When we hear about relocation policies broken into the three categories of expense reimbursement, direct bill, and cash benefits, it often feels like we’re talking about three different components that are in constantly in competition with one another.
As an HR or Mobility Professional, you probably hear things like: “Direct bill is best. Lump sum is only for interns. Expense reimbursement is the only way to save money.”
While there might be some truth to these generalizations we make, it’s important to keep in mind that these three benefits don’t always have to be in contention with one another. In fact, some of the most effective policies contain more than one benefit component.
A direct bill-based policy paired with a cash benefit is a great example of how two different policy components can work well together—given they are used together in the correct way. Policies that offer direct bill and cash benefits together are often structured with a core set of direct bill benefits and a cash benefit that can be used at an employee’s discretion.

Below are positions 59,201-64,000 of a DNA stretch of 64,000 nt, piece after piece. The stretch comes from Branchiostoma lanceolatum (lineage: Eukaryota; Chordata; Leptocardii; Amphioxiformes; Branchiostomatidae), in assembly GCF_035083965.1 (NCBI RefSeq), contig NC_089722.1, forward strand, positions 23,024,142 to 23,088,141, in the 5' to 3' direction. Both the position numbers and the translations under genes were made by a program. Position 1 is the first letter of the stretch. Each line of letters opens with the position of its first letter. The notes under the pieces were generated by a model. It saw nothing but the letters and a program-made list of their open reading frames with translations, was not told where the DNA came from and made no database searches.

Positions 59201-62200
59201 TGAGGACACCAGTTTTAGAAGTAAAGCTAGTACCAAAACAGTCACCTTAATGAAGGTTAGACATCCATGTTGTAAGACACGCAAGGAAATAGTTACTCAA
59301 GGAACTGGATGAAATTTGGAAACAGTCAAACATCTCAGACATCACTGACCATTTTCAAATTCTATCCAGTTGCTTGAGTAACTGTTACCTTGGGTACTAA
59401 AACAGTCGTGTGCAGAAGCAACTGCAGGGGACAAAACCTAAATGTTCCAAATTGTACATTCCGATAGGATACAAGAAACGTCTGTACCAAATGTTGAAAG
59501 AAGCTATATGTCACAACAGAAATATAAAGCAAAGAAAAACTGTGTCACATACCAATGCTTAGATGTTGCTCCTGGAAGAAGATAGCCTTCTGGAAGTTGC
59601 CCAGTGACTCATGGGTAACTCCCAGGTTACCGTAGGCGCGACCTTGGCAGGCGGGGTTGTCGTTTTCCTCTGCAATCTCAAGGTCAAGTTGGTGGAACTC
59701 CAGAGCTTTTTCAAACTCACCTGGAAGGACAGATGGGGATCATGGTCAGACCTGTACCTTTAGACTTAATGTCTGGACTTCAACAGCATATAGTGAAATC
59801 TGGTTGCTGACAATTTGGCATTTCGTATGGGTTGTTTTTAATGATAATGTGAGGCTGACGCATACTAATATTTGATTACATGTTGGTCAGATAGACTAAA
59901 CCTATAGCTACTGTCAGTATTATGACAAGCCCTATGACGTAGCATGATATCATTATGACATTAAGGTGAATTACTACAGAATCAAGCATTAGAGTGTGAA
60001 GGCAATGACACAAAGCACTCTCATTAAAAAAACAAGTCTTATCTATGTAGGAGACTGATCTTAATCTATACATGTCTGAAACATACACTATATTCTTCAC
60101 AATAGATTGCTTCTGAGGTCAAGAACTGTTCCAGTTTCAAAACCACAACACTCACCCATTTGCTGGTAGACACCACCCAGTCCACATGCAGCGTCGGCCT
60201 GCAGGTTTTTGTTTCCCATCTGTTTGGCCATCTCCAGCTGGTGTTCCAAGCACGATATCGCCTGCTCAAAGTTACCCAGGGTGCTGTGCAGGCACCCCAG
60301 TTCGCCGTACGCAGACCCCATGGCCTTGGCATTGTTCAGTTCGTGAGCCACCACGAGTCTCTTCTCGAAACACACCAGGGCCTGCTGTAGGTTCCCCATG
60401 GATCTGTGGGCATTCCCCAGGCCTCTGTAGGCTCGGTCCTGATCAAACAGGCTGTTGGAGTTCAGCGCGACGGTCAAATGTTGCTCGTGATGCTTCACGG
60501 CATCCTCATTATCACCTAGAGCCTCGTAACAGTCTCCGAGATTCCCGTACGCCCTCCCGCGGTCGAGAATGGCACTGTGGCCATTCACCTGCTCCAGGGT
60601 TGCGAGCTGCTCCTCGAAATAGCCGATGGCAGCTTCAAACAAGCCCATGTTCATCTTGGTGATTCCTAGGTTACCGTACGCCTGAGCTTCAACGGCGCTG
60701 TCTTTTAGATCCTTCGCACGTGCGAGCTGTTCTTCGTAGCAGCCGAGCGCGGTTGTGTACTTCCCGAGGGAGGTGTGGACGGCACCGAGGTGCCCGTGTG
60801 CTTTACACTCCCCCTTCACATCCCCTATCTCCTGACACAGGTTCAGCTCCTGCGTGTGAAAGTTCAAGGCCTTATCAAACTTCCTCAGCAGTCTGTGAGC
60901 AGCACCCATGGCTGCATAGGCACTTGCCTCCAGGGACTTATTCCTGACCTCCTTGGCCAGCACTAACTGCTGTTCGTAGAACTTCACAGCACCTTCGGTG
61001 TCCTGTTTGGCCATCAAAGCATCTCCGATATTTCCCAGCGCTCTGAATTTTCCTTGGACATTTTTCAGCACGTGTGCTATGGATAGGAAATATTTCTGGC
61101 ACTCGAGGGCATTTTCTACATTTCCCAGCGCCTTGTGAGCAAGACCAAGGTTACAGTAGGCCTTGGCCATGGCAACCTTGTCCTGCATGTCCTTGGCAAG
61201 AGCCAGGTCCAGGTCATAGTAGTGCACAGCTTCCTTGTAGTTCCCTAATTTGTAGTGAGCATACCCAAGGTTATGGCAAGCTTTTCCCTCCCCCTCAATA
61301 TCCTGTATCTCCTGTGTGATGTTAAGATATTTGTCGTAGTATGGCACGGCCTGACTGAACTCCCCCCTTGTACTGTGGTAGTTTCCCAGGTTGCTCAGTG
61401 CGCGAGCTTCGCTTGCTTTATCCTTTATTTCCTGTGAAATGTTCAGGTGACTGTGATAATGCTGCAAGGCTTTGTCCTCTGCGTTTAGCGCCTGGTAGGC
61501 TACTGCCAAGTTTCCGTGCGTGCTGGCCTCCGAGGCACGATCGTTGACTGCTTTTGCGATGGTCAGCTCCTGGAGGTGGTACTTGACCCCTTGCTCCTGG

This combination goes by several names, including “lump sum plus", “core/flex,” or (perhaps the most creative) “buck and a truck.” For the purpose of keeping it consistent, we’ll call it a core/flex policy in this blog. There are several names that this duo receives, even more proof that it’s a strong policy approach.
Let’s take a look at the top three reasons for choosing to offer a policy with direct bill and lump sum.
1. Provide Proven Process for Employees
Knowing how to most effectively use relocation benefits is one of greatest challenges for relocating employees, especially those who are relocating for the first time. When relocating employees are given a lump sum or a total allowance that they can submit expenses against, they are left to decide how and where to spend their relocation dollars.